Mental health problems were also more prevalent among students who struggled with the shift to online and distance learning, according to a mental health survey of 45,0000 students conducted in May-July 2020 at nine public research universities.

August 20, 2020

The Daily Californian

According to a study published Tuesday that was co-led by the UC Berkeley Center for Studies in Higher Education, the COVID-19 pandemic has had “looming negative impacts” on the mental health of university students.

The Sacramento Bee

The coronavirus pandemic has brought an onslaught of challenges for college students: virtual learning, financial responsibilities in the face of unemployment and an unwavering worry over possible infection.

Now, a new report on thousands of university students across nine public research institutions in the U.S. shows how those challenges manifest internally, with more than a third revealing they have been experiencing significant mental health problems.

August 19, 2020

Inside Higher Ed

About one-third of undergraduate, graduate and professional school students screened during the summer were found to have depression or anxiety, or both, which is a higher rate than seen in years past, according to a new report by the Student Experience in the Research University, or SERU, Consortium.

August 18, 2020

Berkeley News

The COVID-19 pandemic appears to be driving dramatic increases in depression and anxiety among college students, with more than a third reporting significant mental health challenges, according to a new survey co-led by the University of California, Berkeley, Center for the Study of Higher Education (CSHE).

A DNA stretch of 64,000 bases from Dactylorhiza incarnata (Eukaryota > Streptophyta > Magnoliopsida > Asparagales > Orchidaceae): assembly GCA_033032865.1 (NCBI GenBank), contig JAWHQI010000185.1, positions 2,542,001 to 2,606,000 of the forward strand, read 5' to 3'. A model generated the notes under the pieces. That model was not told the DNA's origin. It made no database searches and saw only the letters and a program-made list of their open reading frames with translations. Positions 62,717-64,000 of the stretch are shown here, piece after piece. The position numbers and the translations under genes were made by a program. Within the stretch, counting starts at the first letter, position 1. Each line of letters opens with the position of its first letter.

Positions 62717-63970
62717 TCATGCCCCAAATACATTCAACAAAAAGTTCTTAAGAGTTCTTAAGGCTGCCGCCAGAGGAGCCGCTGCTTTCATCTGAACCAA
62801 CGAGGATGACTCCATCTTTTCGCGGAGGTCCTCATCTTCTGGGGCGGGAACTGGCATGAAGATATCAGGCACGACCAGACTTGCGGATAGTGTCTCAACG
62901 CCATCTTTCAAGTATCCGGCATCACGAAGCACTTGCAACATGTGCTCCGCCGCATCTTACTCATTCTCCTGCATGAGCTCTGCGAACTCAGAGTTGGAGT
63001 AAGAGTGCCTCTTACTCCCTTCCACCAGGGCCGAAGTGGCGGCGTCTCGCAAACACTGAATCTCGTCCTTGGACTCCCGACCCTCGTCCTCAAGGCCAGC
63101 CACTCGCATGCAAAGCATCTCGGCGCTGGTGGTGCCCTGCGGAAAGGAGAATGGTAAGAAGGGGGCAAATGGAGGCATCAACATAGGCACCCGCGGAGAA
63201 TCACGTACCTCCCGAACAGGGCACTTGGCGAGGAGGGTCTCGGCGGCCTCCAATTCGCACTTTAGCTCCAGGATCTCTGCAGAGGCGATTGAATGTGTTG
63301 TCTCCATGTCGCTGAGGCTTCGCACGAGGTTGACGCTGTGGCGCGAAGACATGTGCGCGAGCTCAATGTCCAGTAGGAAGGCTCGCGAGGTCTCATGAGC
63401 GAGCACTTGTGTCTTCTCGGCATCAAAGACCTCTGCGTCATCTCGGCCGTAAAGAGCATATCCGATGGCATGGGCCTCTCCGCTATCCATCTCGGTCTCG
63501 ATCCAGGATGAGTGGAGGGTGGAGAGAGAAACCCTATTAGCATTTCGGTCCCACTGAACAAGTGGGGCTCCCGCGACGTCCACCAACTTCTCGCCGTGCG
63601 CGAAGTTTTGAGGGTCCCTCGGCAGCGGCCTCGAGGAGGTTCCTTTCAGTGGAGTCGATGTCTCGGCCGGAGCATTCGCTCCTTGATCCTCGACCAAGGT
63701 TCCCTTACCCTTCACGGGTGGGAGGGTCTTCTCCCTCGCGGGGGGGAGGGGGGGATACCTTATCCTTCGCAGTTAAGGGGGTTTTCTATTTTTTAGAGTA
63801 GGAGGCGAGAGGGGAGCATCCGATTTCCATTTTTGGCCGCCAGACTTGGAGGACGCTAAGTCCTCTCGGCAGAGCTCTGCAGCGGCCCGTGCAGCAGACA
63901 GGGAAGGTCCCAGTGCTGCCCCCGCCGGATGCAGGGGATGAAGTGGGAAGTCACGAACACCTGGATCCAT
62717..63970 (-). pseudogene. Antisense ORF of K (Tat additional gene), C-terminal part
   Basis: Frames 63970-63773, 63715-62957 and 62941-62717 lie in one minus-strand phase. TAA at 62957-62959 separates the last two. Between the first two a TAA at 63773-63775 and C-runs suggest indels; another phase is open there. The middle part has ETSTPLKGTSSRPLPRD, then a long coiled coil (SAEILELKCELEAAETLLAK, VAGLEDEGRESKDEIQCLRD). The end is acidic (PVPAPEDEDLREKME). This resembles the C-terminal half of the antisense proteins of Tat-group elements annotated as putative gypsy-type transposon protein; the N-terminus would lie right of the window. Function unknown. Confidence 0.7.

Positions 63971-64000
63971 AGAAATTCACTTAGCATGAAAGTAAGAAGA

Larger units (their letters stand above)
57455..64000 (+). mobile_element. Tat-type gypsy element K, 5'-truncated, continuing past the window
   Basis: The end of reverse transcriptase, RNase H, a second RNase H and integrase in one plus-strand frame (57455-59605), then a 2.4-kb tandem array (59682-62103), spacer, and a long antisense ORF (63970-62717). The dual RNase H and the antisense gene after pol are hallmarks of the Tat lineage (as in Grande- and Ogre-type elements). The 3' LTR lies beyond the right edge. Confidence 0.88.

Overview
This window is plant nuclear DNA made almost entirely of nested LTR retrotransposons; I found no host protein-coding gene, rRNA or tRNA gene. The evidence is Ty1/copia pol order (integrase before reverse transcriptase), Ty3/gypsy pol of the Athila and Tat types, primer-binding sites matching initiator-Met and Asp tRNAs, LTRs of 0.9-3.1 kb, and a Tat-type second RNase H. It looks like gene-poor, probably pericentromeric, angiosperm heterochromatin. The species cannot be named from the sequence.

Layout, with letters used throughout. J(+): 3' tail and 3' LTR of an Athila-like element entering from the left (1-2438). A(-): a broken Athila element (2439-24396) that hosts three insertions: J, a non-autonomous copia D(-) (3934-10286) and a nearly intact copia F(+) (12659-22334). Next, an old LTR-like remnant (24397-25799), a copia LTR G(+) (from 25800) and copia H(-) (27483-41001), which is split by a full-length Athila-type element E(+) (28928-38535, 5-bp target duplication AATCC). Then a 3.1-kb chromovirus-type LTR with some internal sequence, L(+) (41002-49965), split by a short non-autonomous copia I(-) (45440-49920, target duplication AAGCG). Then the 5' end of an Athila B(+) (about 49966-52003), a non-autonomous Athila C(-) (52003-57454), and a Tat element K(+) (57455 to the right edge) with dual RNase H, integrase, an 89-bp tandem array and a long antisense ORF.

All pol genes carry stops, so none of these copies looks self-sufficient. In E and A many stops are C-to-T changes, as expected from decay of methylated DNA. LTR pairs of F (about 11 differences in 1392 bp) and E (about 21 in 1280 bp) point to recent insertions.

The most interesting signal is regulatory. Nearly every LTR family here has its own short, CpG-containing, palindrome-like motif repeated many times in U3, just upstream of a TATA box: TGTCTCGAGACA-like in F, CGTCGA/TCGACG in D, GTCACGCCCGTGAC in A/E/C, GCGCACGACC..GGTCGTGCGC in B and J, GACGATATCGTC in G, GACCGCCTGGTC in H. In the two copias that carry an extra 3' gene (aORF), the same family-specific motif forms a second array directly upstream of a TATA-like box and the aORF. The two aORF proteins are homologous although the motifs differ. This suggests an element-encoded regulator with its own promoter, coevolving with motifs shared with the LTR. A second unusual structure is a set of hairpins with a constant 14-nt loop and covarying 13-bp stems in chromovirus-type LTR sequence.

Times Higher Education

Survey finds that rates of depression and anxiety more common among low-income, female, ethnic minority, LGBTQ and arts students

nature

Signs of depression among graduate students in the United States have apparently doubled during the COVID-19 pandemic, according to a survey that drew responses from more than 15,000 graduate and 30,000 undergraduate students at 9 US research universities.

KQED

The rate of students at universities who likely have depression is double what it was a year ago, that’s according to a survey released today from UC Berkeley and other institutions.

Story starts at 6:37

August 17, 2020

NASFAA

The ongoing pandemic caused by the continued prevalence and spread of the novel coronavirus has been especially trying for first-generation college students, with a new survey finding that the cohort was especially vulnerable to experiencing financial hardships, food and housing insecurity, mental health disorders, and obstacles to transitioning to online courses.

July 2, 2020

Times Higher Ed

Familiarity with remote formats tempered by concerns over racism and health, survey finds

University World News

The coronavirus pandemic that shut down university campuses across the globe this spring has heightened concerns about xenophobia, harassment and discrimination among many international students enrolled in United States institutions, a survey suggests.

One in four international undergraduate, graduate and professional students expressed concerns about intimidating, hostile or offensive behaviour that occurred during the pandemic, the survey said. Most of those students also expressed increased concerns about their personal safety.

July 1, 2020